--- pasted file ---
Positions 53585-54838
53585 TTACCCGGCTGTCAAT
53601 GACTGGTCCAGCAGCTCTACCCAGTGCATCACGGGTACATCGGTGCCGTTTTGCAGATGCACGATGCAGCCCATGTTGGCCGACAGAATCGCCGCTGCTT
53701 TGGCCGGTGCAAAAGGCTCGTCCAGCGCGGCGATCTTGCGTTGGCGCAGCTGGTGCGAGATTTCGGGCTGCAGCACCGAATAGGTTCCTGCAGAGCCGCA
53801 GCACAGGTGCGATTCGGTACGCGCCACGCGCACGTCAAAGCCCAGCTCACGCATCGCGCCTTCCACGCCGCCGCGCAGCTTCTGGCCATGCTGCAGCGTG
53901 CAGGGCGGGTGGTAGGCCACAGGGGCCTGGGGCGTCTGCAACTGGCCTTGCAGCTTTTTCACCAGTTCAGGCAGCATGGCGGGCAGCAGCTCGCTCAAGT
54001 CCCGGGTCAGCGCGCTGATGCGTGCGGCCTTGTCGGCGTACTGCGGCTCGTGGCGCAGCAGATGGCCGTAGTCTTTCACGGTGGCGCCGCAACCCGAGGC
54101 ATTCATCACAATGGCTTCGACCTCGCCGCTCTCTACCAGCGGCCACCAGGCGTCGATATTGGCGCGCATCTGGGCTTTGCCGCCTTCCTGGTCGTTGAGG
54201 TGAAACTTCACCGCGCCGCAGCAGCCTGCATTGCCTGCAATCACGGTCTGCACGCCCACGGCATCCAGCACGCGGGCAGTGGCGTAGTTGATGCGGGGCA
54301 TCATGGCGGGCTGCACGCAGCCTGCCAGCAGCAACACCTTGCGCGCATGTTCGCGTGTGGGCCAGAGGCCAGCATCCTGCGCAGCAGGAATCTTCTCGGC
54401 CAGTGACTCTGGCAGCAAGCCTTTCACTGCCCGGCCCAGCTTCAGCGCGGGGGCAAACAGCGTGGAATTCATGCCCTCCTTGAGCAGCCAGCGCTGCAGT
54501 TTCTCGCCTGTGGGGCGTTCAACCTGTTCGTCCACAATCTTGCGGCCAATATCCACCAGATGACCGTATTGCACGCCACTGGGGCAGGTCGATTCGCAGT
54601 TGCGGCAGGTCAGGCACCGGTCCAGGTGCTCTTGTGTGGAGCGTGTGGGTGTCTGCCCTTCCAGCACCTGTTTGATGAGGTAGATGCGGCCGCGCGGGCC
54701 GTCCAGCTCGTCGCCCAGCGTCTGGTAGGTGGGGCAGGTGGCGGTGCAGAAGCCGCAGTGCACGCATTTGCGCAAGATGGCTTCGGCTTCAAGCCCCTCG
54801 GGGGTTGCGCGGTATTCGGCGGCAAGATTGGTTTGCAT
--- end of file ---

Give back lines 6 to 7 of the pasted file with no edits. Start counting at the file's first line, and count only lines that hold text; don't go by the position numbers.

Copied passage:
53901 CAGGGCGGGTGGTAGGCCACAGGGGCCTGGGGCGTCTGCAACTGGCCTTGCAGCTTTTTCACCAGTTCAGGCAGCATGGCGGGCAGCAGCTCGCTCAAGT
54001 CCCGGGTCAGCGCGCTGATGCGTGCGGCCTTGTCGGCGTACTGCGGCTCGTGGCGCAGCAGATGGCCGTAGTCTTTCACGGTGGCGCCGCAACCCGAGGC